Cost to integrate Sikorsky into the Corporation along with the remaining cost to complete the restructuring actions announced by Sikorsky last year before our purchase amount to another $115 million reduction in profit this year. All told, these adjustments reduced sales by around $400 million in profit by $375 million in 2016.
If you’ll turn to chart 12, we will discuss the impact for the transaction with Leidos that was announced this morning. Stockholders of Lockheed Martin will receive $5 billion of value for our contributed assets in a very tax-efficient structure. Just to put some sizing to the tax benefits, we would have needed to sell the business for almost $7.7 billion to have created the same after-tax value as the transaction we announced.
At current valuations, we would receive the $5 billion in the form of $3.2 billion in equity from Leidos for a 50.5% ownership in the newly formed company and $1.8 billion from a special cash payment to Lockheed Martin. The $1.8 billion special cash payment is a fixed amount through closing, while the equity amount will vary with changes in the value of Leidos’s shares until closing.
Because this is structured as a stock split-off, an additional benefit we would anticipate is reduction in our share count of up to 15 million shares. In addition, Lockheed Martin’s stockholders who choose to participate in the split will also benefit from the synergies created by the new company, which are expected to be $120 million a year at steady state and because this is anticipated to be a stock split-off, we expect to have a significant book gain of more than $1.5 billion at closure.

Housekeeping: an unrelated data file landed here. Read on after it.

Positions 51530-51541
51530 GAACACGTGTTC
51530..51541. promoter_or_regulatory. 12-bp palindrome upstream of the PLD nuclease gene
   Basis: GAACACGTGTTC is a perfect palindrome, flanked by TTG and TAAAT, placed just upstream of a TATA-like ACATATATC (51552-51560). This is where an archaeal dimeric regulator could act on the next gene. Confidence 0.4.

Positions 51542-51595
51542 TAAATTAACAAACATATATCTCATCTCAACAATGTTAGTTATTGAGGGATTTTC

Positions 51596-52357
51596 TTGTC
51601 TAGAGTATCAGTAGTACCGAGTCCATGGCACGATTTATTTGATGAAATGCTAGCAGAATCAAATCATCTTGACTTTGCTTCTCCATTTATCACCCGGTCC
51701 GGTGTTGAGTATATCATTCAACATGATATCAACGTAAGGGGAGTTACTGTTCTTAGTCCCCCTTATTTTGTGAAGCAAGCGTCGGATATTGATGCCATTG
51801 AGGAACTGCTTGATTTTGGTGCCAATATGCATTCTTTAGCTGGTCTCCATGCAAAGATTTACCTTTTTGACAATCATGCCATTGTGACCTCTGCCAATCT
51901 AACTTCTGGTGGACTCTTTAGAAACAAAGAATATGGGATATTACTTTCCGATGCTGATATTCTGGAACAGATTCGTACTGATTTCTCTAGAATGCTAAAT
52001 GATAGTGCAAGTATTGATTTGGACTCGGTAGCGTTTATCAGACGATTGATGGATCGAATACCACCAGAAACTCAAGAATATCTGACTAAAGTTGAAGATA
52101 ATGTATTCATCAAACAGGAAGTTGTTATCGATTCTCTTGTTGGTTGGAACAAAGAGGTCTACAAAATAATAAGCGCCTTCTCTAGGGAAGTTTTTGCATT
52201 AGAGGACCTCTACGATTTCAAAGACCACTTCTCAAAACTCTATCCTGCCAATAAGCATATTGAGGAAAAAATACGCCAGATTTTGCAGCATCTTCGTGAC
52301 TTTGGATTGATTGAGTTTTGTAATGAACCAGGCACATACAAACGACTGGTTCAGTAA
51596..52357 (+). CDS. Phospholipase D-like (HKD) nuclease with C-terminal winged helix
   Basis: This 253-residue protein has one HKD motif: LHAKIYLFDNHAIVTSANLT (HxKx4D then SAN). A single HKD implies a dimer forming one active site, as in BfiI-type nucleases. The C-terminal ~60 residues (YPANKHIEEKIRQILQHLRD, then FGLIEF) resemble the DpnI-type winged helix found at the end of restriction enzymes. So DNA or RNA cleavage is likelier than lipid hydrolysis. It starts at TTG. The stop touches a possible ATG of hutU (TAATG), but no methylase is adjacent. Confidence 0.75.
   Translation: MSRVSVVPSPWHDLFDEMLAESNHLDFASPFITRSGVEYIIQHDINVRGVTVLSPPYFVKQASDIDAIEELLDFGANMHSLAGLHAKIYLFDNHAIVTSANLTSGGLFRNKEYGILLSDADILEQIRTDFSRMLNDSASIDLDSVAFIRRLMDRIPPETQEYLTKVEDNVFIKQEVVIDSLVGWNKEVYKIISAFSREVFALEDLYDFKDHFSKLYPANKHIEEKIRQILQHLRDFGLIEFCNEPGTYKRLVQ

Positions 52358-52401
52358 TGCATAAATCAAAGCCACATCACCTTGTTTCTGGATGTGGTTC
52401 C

On chart 13, we show the expected high level impacts on some of our future financial measures after that IS&GS transaction is complete, compared to what those results would have otherwise been had we retained the IS&GS business.
We expect our sales growth rate will be higher under the new structure. GAAP earnings per share should be neutral to slightly positive as the share count reduction from the transaction more than offsets the lost operating profit from IS&GS. Cash from operations is also expected to be higher as the increase in cash generation from Sikorsky offsets the lost cash generated by IS&GS.
Return on invested capital should be higher after the transaction as a result of using the proceeds to reduce our invested capital base and we expect shares outstanding to be lower because of the stock split-off arrangement. And at the end of the day, we think the new organization better positions the company for long-term growth.
Finally, on chart 14, we have our summary. 2015 really was an exceptional performance year, particularly given the strategic actions we undertook. We finished the year strong and we set a very solid foundation for 2016. We continue to make cash deployment actions with our stockholders in mind and we believe that our portfolio shaping actions have us well positioned for future value creation.
With that, we are ready for your questions. Karen?
[Operator Instructions] Our first question for today comes from the line of Rob Stallard from RBC Capital Markets.
Thanks so much. Good morning.
Good morning, Rob.
I think we can start with the F-35. Marillyn, you mentioned what your expectation was for 2016 deliveries of this aircraft. I don’t know what the cadence might be for the few GSP on that given what we’ve seen in the FY 2016 budget and the export markets and when you might expect this program to move on to a fixed price contract basis? Thank you.